Dealing with a loved one’s digital presence after they're gone: What does our new study reveal?

Lukas Grigas
Cybersecurity Content Writer
digital legacy

What happens to someone's email when they pass? Or how do you close a deceased person's social media profiles? Do the digital pieces of our existence just fade into nothingness or maybe remain out there indefinitely?

These and other questions are no longer just morbid curiosity but rather something that most of us will have to tackle in our lifetime. Taking care of your loved ones digital legacy can be  challenging, not only because of the obvious emotional load but also because you might not know where and how to start. 

Today, we’re diving into the topic of digital legacy and our latest research on the challenges related to its management. 

Research findings

At NordPass, we recently conducted a market study on digital legacy — the online privacy paradox of a deceased person. It revealed that in order to close all accounts of the deceased, you have to equip yourself with loads of different documents, collect as much information about the deceased as possible, and be ready to use all kinds of communication channels.

During the research, we found that about 36% of analyzed online platforms publicly provide guidance on how to manage accounts posthumously. The information presented on their websites or other official channels allowed our team to draw some illustrative conclusions.

First, the process of managing digital legacy is not only filled with red tape but also rather varied across different platforms and services. In some cases, you might be asked to fill out an online form, while in other instances a platform might ask you to contact them via email, phone, post, or even schedule an in-person appointment.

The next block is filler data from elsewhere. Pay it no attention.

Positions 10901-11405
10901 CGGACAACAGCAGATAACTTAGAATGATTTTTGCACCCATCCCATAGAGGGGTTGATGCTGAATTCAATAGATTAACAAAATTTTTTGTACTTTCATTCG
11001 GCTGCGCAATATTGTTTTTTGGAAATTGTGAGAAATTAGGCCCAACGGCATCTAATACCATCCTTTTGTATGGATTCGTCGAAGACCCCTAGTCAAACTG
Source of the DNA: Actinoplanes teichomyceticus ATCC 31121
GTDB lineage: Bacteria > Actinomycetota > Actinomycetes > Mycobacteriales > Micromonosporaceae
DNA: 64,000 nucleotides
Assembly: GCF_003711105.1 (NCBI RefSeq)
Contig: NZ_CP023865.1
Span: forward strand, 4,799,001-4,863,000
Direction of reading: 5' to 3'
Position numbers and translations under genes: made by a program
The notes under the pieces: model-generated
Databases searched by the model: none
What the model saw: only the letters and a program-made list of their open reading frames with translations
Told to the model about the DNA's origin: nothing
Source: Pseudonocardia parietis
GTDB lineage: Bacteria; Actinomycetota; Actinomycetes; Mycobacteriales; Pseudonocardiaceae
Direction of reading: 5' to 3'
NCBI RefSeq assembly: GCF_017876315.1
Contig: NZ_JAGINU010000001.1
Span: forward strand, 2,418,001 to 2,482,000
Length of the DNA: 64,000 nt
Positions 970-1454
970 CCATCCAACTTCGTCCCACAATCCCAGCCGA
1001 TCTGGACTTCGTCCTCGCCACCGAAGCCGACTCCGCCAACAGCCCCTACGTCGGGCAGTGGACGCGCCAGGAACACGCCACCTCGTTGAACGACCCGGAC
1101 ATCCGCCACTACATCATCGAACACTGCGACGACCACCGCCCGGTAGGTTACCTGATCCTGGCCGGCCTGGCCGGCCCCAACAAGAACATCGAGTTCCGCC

When you request an account closure for a deceased person, the platforms usually ask for official documentation, including, but not limited, to death certificates, personal identification, and even legal confirmation of the right to manage a deceased’s estate. Researchers noticed that to close down the majority of a deceased’s accounts, you might need to provide over 20 different documents.

It means that, in theory, certain platforms might ask only for, let’s say, your passport, deceased's death certificate, and the last will, while other sites might require completely different documents. This could be an obituary, birth or marriage certificate, last will, power of attorney, a small estate affidavit, or other documents. In certain cases, these documents might be required to be officially translated and notarized, which is yet another burden.

In addition to legal documentation, platforms ask for various information about the deceased. For instance, a full legal name, display name, username, email, phone number, social security number, account number, or full payment information used to pay for the platform’s service. This extended list of required information can be rather overwhelming, especially because we often don’t have ready access to all the details of our loved ones’ online accounts and financial activities. Not knowing these specifics can add to the stress and overall emotional burden during an already difficult time.

While there are many cases when people simply leave their deceased relatives’ or friends’ accounts hanging out there on the internet indefinitely, our researchers also looked into platforms’ policies regarding inactive accounts. They found that a quarter of companies publicly note that they remove inactive accounts. Of those, most do so after two years of inactivity, but some say they remove the accounts only after seven years.

Up to 6% of the analyzed platforms also offer internet users another way to handle online accounts — to memorialize the account of the deceased, which means it remains publicly visible but is marked for people to know the person is deceased. 

Considering the sheer number of online accounts that a person accumulates over their lifetime, many of which are forgotten, the task of completely terminating a person's digital footprint once they pass becomes a challenging, if not all-out, impossible task. Another study that we’ve recently conducted showcased that, on average, a person has around ​​168 passwords on their hands. Unfortunately, even if you have all the necessary documentation and procedural knowledge, the accounts of a deceased person might linger on the internet indefinitely just because you never knew about them, and that’s something that we might need to come to terms with.